TJ Maxx appears to be backing away from Ivanka Trump’s fashion line.
The company sent a memo to stores last week that instructed employees to throw away any signs advertising the first daughter’s brand, The New York Times reports.
The memo also requested that workers mix Ivanka Trump items in with other merchandise in the stores, instead of displaying her brand separately.
“Effective immediately, please remove all Ivanka Trump merchandise from features and mix into the [normal clothing racks],” the note read, according to the Times. “All Ivanka Trump signs should be discarded.”
A TJ Maxx representative declined to say why the signs were thrown away.
“At this time, we continue to offer this line of merchandise,” Erica Tower, a spokeswoman for TJ Maxx owner TJX Companies, told Business Insider. “From time to time, we communicate with our stores about how to handle merchandise. The communication we sent instructed stores to mix this line of merchandise into our racks, not to remove it from the sales floor.”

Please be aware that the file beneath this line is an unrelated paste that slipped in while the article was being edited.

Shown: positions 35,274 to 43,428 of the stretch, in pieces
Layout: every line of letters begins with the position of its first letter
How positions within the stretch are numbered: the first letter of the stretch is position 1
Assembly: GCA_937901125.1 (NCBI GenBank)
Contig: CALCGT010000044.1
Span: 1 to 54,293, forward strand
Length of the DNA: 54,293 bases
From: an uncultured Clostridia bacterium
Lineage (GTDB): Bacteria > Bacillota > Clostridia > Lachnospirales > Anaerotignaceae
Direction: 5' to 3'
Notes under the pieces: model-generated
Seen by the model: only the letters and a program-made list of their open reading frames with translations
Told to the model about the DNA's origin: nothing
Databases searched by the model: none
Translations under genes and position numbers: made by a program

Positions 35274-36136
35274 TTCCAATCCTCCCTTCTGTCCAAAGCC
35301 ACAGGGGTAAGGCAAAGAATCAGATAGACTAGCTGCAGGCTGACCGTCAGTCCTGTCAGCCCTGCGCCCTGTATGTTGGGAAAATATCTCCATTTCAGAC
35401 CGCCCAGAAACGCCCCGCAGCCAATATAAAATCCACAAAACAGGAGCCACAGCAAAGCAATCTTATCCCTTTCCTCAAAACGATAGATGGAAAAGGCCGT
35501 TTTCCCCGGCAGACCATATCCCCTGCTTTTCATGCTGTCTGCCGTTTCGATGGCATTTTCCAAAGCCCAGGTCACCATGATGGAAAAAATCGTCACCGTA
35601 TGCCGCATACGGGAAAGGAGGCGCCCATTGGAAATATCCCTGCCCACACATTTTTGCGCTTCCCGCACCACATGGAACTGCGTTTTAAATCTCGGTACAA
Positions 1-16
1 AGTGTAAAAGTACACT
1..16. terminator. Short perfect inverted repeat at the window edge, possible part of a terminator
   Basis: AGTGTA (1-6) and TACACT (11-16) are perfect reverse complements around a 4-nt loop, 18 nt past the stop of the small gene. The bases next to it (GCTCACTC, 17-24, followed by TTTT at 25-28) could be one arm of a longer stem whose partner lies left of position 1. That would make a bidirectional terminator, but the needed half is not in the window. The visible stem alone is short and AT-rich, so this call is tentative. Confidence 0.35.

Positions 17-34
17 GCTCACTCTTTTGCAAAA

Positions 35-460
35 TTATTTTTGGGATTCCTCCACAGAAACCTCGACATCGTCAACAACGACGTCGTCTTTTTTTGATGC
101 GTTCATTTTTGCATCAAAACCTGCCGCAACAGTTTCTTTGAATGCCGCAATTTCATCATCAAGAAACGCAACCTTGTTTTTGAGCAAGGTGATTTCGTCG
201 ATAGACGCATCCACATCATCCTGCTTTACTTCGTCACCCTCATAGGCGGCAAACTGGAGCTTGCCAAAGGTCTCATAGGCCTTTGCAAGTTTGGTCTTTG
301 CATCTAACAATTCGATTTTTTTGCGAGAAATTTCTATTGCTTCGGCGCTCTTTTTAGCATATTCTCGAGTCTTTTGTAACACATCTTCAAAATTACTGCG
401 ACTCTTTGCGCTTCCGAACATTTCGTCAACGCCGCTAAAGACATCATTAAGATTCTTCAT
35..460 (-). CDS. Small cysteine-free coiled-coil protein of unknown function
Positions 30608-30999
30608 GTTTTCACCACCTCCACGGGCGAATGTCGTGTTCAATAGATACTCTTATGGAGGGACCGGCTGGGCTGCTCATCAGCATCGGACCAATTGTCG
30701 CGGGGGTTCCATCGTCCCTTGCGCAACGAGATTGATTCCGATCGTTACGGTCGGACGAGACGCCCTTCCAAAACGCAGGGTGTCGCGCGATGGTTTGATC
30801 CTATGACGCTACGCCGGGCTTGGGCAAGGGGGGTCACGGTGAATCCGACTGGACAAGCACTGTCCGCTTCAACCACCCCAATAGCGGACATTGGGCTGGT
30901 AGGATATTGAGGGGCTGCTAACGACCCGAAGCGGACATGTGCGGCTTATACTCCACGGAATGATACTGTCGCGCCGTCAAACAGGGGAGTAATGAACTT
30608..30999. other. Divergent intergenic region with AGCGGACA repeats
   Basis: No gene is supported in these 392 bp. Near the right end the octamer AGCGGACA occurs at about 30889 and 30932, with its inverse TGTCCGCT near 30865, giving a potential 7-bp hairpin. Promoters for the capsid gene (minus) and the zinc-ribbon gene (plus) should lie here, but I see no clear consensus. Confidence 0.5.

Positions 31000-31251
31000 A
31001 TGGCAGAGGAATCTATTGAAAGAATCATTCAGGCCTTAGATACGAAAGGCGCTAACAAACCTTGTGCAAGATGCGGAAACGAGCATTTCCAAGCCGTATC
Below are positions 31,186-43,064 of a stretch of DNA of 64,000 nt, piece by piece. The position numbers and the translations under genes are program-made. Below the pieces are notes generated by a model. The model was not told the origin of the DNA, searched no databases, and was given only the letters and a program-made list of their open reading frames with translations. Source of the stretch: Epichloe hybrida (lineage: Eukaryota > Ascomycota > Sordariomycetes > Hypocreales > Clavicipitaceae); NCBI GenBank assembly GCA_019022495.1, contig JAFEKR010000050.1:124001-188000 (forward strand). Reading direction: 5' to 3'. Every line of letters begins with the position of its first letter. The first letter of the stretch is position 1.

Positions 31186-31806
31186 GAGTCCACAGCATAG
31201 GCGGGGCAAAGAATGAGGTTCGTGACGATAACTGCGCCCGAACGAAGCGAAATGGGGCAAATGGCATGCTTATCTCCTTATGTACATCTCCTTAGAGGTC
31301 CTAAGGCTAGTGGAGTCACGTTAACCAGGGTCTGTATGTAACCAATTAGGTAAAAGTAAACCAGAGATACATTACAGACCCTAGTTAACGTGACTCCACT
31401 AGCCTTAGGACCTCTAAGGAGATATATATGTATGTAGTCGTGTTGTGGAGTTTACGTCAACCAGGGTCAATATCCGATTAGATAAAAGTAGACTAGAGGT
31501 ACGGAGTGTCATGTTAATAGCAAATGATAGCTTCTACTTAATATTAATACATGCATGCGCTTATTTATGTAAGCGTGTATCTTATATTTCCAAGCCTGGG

By tossing Ivanka Trump signage, it appears that TJ Maxx has joined a growing list of retailers that are backing away from or cutting ties entirely with the first daughter’s brand of women’s clothing, shoes, and accessories.
Nordstrom, Neiman Marcus, and Belk have also stopped selling Ivanka’s fashion line. Nordstrom said last week that it is dropping the line because of poor sales.
President Trump hit back at Nordstrom on Wednesday in a tweet saying the retailer treated his daughter unfairly.
“My daughter Ivanka has been treated so unfairly by Nordstrom,” Trump tweeted. “She is a great person – always pushing me to do the right thing! Terrible!”
White House press secretary Sean Spicer backed up Trump’s statement on Wednesday, saying Nordstrom’s decision was a “direct attack on his policies and [Ivanka Trump’s] name.”
A representative from Ivanka’s brand said last week that business is improving.
“The Ivanka Trump brand continues to expand across categories and distribution with increased customer support, leading us to experience significant year-over-year revenue growth in 2016,” Rosemary Young, a senior director of marketing, told Business Insider.